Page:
“Killzone: Shadow Fall” is the sixth installment in developer Guerrilla Games’ “Killzone” franchise, which has stayed on the side of the Sony consoles all the way back to the days of the PlayStation 2. The series is to the PlayStation family what the Halo series is to the Xbox family. “Killzone: Shadow Fall” is the staple shooter-genre exclusive for the PS4 that is sure to bring the full functionality of this new next-gen hardware.
“Killzone: Shadow Fall” is set 30 years after the events of “Killzone 3” when the Interplanetary Strategic Alliance destroyed the Helghast home planet, Helghan, killing more than 1 billion of the Helghast. This caused survivors to become refugees on the ISA home planet, Vekta. The story has a lot of Cold War-type elements; the Helghast are only allowed to stay within the limits of a wall disconnecting them from the rest of the planet. Now the pawns of their enemies, the Helghast seek to take vengeance on their oppressors, while the ISA is attempting to maintain peace on its planet.
The visuals the PS4 tech has brought to this long-awaited title look nothing short of stunning. The architecture of the buildings and the colors of the sky really inspire awe. In addition, the guns fire in a more powerful manner, giving the player a more in-depth experience in fighting the Helghast. As a result, players will find themselves enjoying the firefights not only because of the challenging gun battles but also because of the spectacular battle arenas.
The multiplayer portion of the franchise is also set to return on this PS4 exclusive, allowing players to choose from three classes, a diverse selection of weapons and 10 multiplayer maps to fight in. The game’s multiplayer component will be quite immersive and fast-paced, offering a unique multiplayer experience.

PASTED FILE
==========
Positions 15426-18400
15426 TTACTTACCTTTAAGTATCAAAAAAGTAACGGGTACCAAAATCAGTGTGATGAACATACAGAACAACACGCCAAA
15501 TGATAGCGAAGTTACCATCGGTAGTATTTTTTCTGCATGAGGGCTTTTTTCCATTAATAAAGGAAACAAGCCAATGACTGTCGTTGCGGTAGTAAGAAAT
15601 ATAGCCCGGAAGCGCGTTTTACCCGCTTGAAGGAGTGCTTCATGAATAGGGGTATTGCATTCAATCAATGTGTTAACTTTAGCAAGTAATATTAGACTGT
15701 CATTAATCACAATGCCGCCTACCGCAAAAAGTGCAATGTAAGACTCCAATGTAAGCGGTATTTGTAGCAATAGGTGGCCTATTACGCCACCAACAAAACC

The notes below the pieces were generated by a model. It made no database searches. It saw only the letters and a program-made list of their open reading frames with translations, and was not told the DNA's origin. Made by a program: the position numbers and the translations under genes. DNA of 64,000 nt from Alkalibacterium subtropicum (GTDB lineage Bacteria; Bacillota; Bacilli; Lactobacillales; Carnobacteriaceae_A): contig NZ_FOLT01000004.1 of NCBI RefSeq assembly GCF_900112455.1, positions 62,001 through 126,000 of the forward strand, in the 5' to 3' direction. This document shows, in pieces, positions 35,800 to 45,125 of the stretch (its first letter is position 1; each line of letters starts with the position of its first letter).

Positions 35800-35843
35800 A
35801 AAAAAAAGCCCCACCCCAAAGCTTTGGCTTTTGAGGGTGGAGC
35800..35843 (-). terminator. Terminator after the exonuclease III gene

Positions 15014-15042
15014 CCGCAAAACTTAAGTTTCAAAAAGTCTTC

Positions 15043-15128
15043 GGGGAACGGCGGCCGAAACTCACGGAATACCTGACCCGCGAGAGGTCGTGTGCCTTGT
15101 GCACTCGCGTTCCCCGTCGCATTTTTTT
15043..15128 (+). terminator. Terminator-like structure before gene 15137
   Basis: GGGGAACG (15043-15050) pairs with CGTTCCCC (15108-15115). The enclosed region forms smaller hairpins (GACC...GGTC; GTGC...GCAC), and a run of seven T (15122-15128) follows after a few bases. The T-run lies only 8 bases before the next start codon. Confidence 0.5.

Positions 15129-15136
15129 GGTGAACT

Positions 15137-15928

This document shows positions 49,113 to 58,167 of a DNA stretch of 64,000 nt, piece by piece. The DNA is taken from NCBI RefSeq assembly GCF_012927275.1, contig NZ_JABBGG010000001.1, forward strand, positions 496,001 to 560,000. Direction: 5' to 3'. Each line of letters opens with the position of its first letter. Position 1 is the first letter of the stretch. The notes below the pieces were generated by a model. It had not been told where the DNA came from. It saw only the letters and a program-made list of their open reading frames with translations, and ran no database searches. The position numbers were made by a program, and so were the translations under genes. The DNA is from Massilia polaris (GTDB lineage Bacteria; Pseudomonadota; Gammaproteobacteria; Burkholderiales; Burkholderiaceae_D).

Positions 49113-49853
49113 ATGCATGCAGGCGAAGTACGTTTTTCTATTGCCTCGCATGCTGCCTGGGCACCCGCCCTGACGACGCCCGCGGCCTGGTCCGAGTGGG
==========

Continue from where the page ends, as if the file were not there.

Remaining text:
With its beautiful graphics and futuristic setting, “Killzone” is in a league of its own and is a great exclusive title to add to anyone’s PS4 game library.
‘Assasin’s Creed IV: Black Flag’
One game to look out for is “Assassin’s Creed IV: Black Flag.” This title has already been released on the current-generation consoles, but the definitive version will certainly be on the PlayStation 4. The beauty of the game world has improved as well: The simulation of the oceans is more realistic, the shading and particle effects have been improved and the frame rates are much higher.
“Assassin’s Creed IV: Black Flag” takes the player back to the golden age of piracy. You play as Edward Kenway, a privateer-turned-pirate-turned-assassin trying to attain fame and fortune. The game’s naval portions have improved vastly since the first time naval gameplay was brought to the series with “Assassin’s Creed III.” With more customization options and upgrades for Kenway’s ship — the Jackdaw — and new controls for firing cannons, swivels, mortars and fire barrels, “Black Flag” is the staple of pirate games.
Finally, the stealth component of “Assassin’s Creed IV: Black Flag” has been radically improved. The developers have put more emphasis on making stealth a more obvious option through the implementation of more stalking zones and the incorporation of a new tagging system. But this core gaming experience is the same in the current-gen (soon to be older-gen) versions of the game. On the other hand, the next-gen version of the game pays much more attention into stealth. In the current version of the game, when Kenway moves through stalking zones, such as bushes or sugar canes, the stalks simply move through Kenway’s body as he passes them, as if he were some transparent ghost. In the new version, the foliage actually moves around him as he traverses through it. Each leaf moves as Kenway goes through the bush, giving a predatory sense to the gameplay that can’t be found in the current version.
The experience of “Assassin’s Creed IV: Black Flag” is essentially the same across the current-generation and next-generation consoles. But if you want to play “Black Flag” as it was meant to be played — with better graphics and more realistic environments — then the PS4 version is the one to pick up.
Art Siriwatt covers video games. Contact him at [email protected]
Contact Evan Carr at [email protected].